Secret Life of an Expat: The Hunger Games [BOOK WEEK 2!]
Maybe I’m not as smart as other people, or maybe I just get bored reading about normal people’s lives, but I’ve always had a preference for young adult fiction. I suppose it brings me back to that blissful time when I thought I could do anything, be anyone, the world was at my feet, waiting for me to take it over. All I had to do was choose which path to take. Now as I edge into my late 30s, doors are starting to close. I mean, not really, there’s that character on House who went to medical school in his forties, right? But in reality, my options are dwindling. The occasional, “I bet I would have really enjoyed studying biology,” thoughts are pretty much nixed now. I’ve chosen my path, meandering as it is, and now I have to see it through.
And it’s not like I chose a path that makes me miserable. I get to create, write stories, draw pictures, and sometimes get paid for it. Maybe the fact that I’m in a constant state of creation is what attracts me to the characters in young adult books. These unfinished people, these kids who are figuring out what they’re good at in the midst of chaos. Young adult/middle grade fiction is unhindered by bad life decisions. By people hating their jobs, or facing a personal, unchangeable flaw that makes them miserable. There is no “Leaving Las Vegas” in young adult fiction, no watching someone who’s run out of options drink themself to death. The stories I like to read are about adolescent and teenage heros, saving the world from some really, really terrible doom to which they are personally connected.
These kids never expected to be heros. They don’t want to do what they know they have to do to save the world. They just want to be normal and safe and happy with their families, but can’t because their families have been torn apart or killed by the very thing they have to fight. They risk their lives and sanity to do what they know is right. And in young adult fiction, the difference between right and wrong is usually pretty clear.
I’ve read the Harry Potter books so many times that when I write, I often think about the way they are constructed. How little hints are dropped sometimes several books in advance to lead up to a plot point. How Rowling handles time and conversation and emotions. I’m also a huge Philip Pullman fan, I adore the His Dark Materials trilogy (the first book being The Golden Compass). The way he creates different worlds based on this one, his fantasy, his cultures, even his science are all wonderfully inventive and blasphemous.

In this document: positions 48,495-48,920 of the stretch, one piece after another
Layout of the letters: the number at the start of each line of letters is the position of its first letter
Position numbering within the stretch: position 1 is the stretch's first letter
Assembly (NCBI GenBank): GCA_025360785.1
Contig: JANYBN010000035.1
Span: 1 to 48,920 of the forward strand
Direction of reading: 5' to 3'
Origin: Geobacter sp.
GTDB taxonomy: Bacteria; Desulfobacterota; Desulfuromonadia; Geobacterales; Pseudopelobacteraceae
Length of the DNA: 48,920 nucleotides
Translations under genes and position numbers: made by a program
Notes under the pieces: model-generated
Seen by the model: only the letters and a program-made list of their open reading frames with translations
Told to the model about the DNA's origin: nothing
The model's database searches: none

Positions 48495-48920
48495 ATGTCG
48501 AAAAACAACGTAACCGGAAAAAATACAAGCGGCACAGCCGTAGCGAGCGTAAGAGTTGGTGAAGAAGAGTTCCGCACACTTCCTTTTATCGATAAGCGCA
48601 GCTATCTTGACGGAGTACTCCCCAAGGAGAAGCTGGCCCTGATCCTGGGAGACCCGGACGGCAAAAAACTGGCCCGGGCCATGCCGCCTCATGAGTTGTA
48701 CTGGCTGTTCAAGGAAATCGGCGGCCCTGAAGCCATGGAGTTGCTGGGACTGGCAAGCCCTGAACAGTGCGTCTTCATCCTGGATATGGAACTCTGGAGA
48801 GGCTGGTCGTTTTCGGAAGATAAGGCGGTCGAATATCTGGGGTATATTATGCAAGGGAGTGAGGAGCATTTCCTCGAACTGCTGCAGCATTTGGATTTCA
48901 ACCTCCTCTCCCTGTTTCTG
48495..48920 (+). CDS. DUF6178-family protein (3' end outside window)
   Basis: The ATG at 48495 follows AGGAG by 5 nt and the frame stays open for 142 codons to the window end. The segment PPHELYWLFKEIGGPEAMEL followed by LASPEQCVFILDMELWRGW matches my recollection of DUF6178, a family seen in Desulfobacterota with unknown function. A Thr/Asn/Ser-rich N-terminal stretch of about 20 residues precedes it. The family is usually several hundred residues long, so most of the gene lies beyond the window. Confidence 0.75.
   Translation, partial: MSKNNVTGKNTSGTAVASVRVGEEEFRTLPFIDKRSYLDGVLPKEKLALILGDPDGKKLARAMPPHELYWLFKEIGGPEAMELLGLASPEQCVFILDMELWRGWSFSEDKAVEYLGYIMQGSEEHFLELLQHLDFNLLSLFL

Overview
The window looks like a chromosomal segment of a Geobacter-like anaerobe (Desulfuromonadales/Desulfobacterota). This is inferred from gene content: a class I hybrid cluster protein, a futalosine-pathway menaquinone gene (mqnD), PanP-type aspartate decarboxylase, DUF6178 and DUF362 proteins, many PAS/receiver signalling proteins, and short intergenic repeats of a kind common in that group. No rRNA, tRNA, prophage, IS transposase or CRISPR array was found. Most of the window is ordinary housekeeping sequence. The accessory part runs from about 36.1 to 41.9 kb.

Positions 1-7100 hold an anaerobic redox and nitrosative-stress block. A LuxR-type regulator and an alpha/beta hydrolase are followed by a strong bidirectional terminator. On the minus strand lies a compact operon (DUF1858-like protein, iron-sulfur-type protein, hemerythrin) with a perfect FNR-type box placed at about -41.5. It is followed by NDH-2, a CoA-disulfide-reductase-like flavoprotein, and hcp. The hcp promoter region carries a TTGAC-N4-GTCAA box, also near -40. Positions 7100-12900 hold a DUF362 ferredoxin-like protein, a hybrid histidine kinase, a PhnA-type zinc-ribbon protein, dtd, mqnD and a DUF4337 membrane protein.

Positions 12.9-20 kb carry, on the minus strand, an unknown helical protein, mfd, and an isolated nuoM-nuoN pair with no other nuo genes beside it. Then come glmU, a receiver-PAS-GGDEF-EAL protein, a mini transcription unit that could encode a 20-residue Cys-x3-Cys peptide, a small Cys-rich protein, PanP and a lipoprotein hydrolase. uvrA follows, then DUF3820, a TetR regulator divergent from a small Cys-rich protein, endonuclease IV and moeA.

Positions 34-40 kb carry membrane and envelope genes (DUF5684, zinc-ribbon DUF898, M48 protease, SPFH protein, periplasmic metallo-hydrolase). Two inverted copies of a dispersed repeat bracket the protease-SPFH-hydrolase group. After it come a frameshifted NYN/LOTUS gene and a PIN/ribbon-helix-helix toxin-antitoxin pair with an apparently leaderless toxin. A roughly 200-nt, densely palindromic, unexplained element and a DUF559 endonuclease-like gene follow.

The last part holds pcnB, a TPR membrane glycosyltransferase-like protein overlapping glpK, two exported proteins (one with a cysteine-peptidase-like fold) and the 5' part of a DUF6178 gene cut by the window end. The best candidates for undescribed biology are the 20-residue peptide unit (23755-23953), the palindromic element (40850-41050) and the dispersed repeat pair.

Now I have a new YA series to inspire me. The Hunger Games Trilogy by Suzanne Collins. Actually I haven’t finished book three, just Kindled it a few days ago. If I’m not mistaken, it was wildly popular in the U.S. so you probably know the premise already. If not, it’s about a teenage girl, Katniss Everdeen, who lives in poverty in a post-apocalyptic world. Every year, 24 children have to fight each other to the death in a televised war game set up to amuse the rich and keep the masses in line. That’s the jumping off point. You can pretty much guess what happens next, then what happens after that.
The Hunger Games is not Harry Potter. The bad guy is a dictatorship. The object of the Games is to watch children killing children, on live television. It’s the worst possible future America could end up with, if America went in the worst possible direction. But it’s so fun to read.
The story is a wonderful blend of bloody violence, introspectiveness, and fashion details. (Maybe Alan Ball could do the series.) The main character is a tomboy huntress who doesn’t fully understand or trust love though she loves with all her heart. The young men in her life are dreamy, and the world, simply awful. The writing is fantastic: direct, to the point, it has inspired me a lot. Now when I look at my own writing, instead of thinking of Harry Potter, which I have come to learn is full of passive verbs, boring metaphors, and probably lots of other flaws I will never allow myself to see, I think of The Hunger Games. I think of how Suzanne Collins never seems to start a sentence with “I” even though the book is in the first person. How Katniss Everdeen thinks about every little thing, plans her moves, considers the reactions of others, but manages not to bore us. Collins is great with action, killing, and pain. Her sentences are short and direct, and she shows everything.
The books influenced my own novel in a very big way. I had been on the fence about putting Annie’s Fish, which is hopefully in its last draft, in the present tense. I resisted because it felt like jumping on a bandwagon, because I knew a few other writers who were doing the same thing, because it’s fashionable. But after reading The Hunger Games in the present tense, my own draft looked clumsy and stilted in the past. All those unnecessary saids and -ed endings. I put chapter one in the present tense, thought it worked, and sent it to my writing exchange partner, our dear ETC, telling her how I’d been reading The Hunger Games and blah blah blah, thought I’d give it a shot. A few minutes later I got an earful about how I shouldn’t just change the tense of my book because it worked for the book of the month. But when she actually read the chapter she agreed that Annie’s Fish works better in present tense, and now I think my narrative has much more life than it did before.
I’m very happy to have a new young adult book series that’s clever enough to put among my favorites, and I highly recommend The Hunger Games to anyone looking for a good read.
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